Strengthening Constitutional Self-Government

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I’m not quite ready to take Peter Lawler’s advice. Contrast this, from November, 2002:

Conservatives face a daunting challenge today. On the most pressing moral issues confronting the country—many of them having to do with aspects of biotechnological research—the public is deeply divided, and the divisions are far from trivial. Take the issue of embryonic stem cells. Many conservatives contend that the union of complementary gametes (sperm and ovum) instantly produces a unique person who possesses the same rights as a mature human being; they thus conclude that embryonic stem cell research, which destroys this person, must be prohibited. But many others think differently. For them, the prospect of relieving the suffering of sentient human beings—especially when they are members of one’s own family or beloved celebrities such as Christopher Reeve and Michael J. Fox—should outweigh concern for the dignity of a microscopic clump of cells in a petri dish.


The former view is clearly based on the stronger argument. In the words of Robert P. George, blastocysts are indeed “capable of directing from within their own integral organic functioning and development into and through the fetal, infant, child, and adolescent stages of life, and ultimately into adulthood as, in each case, determinate, enduring, whole human beings.” And yet, the latter position is not obviously absurd. It is neither nihilism nor reflexive sentimentality, but rather an intuition embedded in moral common sense, that leads so many to conclude that decency requires us to do what we can to relieve the suffering of those we love. The conflict, then, arises from a tension within morality itself.

With this, from April, 2005:

Yet there are reasons to be suspicious of all absolutisms--even the noblest kinds. While they inspire great certainty and conviction, they also distort our vision, obscuring the exceedingly complicated, even paradoxical, character of morality itself.


Take the Pope’s influence on the way stem-cell research is discussed in the United States. John Paul convinced many American conservatives that the union of sperm and ovum instantly produces a unique person who possesses the same dignity (and thus rights) as a mature human being; embryonic stem-cell research, which destroys this person within two weeks of conception, must therefore be prohibited. From this standpoint, those who support such research appear to be immoralists advocating a bloodthirsty "culture of death." But this is far from fair. It is neither nihilism nor a craving for "death" that leads many of us to conclude that we should support research that promises to relieve human suffering when doing so inflicts no suffering of its own. (A microscopic clump of cells in a petri dish is, of course, non-sentient.) On the contrary, this conclusion flows from an intuition embedded in moral common sense. This is not to deny a certain moral grandeur to the Pope’s absolutist stance, which holds that the defense of innate human dignity ought to trump suffering every time. But denying that both positions have moral weight does serious damage to the richness and complexity of moral experience.

What he once called the better argument is now just an "absolutist stance" to which he concedes a "certain moral grandeur." Yes, human moral life is complicated, but becoming "pro-choice" on stem cell research is not self-evidently the better way to proceed, politically or morally. Linker seems to have forgotten (if he ever knew) that the pro-choice position is itself a moral teaching, not a merely political or "meta-moral" position that ascribes equal status to several competing moral positions. It teaches us either to be indifferent to the moral considerations involved in stem cell research, or it elevates social peace or personal autonomy to the privileged position. There’s an argument for this stance, but it’s not a slam dunk.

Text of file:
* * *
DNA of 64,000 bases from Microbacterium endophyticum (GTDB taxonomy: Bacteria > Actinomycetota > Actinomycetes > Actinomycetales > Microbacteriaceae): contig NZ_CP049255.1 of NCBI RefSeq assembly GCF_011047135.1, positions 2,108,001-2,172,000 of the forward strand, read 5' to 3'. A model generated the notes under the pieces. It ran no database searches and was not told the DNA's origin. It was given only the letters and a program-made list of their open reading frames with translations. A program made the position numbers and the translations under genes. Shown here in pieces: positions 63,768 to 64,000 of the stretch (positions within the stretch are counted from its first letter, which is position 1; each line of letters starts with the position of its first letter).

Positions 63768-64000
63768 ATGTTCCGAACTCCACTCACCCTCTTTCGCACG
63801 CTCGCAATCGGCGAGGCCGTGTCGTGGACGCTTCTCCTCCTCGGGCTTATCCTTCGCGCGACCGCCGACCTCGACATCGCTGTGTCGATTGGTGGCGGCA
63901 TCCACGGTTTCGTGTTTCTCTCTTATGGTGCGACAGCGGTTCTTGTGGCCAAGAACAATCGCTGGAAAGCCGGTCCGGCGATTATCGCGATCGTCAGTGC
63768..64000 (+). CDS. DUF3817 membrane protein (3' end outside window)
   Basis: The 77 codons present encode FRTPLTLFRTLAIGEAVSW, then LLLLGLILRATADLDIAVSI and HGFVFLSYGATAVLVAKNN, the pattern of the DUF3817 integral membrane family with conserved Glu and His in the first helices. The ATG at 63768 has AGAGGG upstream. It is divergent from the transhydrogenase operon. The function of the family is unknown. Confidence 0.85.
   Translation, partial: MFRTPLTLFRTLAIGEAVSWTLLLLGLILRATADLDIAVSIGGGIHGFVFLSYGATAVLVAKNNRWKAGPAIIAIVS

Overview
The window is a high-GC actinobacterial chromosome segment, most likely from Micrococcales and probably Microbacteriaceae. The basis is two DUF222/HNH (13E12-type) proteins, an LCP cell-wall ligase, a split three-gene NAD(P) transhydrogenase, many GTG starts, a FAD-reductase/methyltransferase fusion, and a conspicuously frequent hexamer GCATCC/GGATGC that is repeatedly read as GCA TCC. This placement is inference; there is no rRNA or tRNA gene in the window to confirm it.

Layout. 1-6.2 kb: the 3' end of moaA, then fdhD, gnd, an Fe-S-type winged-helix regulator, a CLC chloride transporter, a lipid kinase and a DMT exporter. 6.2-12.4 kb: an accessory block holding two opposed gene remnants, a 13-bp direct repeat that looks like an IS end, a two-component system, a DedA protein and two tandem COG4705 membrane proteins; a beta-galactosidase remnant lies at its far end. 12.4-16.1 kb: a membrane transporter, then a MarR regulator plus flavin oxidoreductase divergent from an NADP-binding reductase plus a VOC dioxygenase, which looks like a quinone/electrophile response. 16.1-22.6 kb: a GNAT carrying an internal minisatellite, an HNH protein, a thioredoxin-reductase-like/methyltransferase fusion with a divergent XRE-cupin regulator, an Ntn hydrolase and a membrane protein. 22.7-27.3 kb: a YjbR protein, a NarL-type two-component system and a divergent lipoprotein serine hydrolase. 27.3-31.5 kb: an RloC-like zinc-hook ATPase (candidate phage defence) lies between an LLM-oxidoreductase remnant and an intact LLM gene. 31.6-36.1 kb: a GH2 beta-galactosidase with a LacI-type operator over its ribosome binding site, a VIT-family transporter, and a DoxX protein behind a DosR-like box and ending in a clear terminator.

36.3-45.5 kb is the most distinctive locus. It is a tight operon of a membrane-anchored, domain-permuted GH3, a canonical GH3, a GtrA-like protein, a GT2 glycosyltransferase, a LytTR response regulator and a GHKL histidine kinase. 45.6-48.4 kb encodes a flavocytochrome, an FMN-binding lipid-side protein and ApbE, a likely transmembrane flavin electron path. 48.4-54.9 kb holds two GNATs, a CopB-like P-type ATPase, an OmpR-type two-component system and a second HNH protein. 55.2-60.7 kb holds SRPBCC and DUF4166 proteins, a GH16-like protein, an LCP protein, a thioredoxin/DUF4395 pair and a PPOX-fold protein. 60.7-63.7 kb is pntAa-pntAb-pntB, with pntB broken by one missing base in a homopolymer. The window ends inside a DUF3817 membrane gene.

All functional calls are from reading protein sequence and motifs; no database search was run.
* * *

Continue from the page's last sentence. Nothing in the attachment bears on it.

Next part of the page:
Update: Rick Garnett has more.

Discussions - 5 Comments

Forgive my ignorance, but last time I paid any attention to this issue was during the ’04 campaign. At that time, claims were made, by Republicans of course, that adult stem cell research achievements far exceeded those of embrionic stem cell research. I have 3 questions:

1. Were those claims true?

2. If so, are those claims still true today? and

3. If so, why are scientists still bothering with embrionic stem cells? Are they attempting to suggest abortions are good because they can get Pinto-like stem cells when Adult cells provide Cadillac-like stem cells?

I don’t know if those claims are true, however I do know that there seems to be a regular stream of articles about how adult stems cells are doing this or doing that and not much of a peep in regards to embryonic stem cells.

By the way, I don’t think anyone has seriously argued that an embryo should have the same rights as an adult. We don’t even afford that to children that are born.

I believe the argument has been consistently that the unborn should have the same right to life that the born has.

What if adult stem cells could become human in the proper conditions much as embrionic stem cells could?

I realize you might be trying to catch me is a conundrum or some other type of thing, but life is life and it is truly that simple.

There has been an enormous amount of hype about embryonic stem cells. There are real problems: the deal with stem cells is to get them to divide and reproduce--which is what cancer does. The risks are many. There are also huge problems with rejection. Adult stem cells have been worked with in laboratories since 1965. They are found not only in ubilical cord blood, but in bone marrow, fat, skin and nose. Since they are the patient’ own cells, there is no problem of rejection. There have been many successful treatments, and more are coming.

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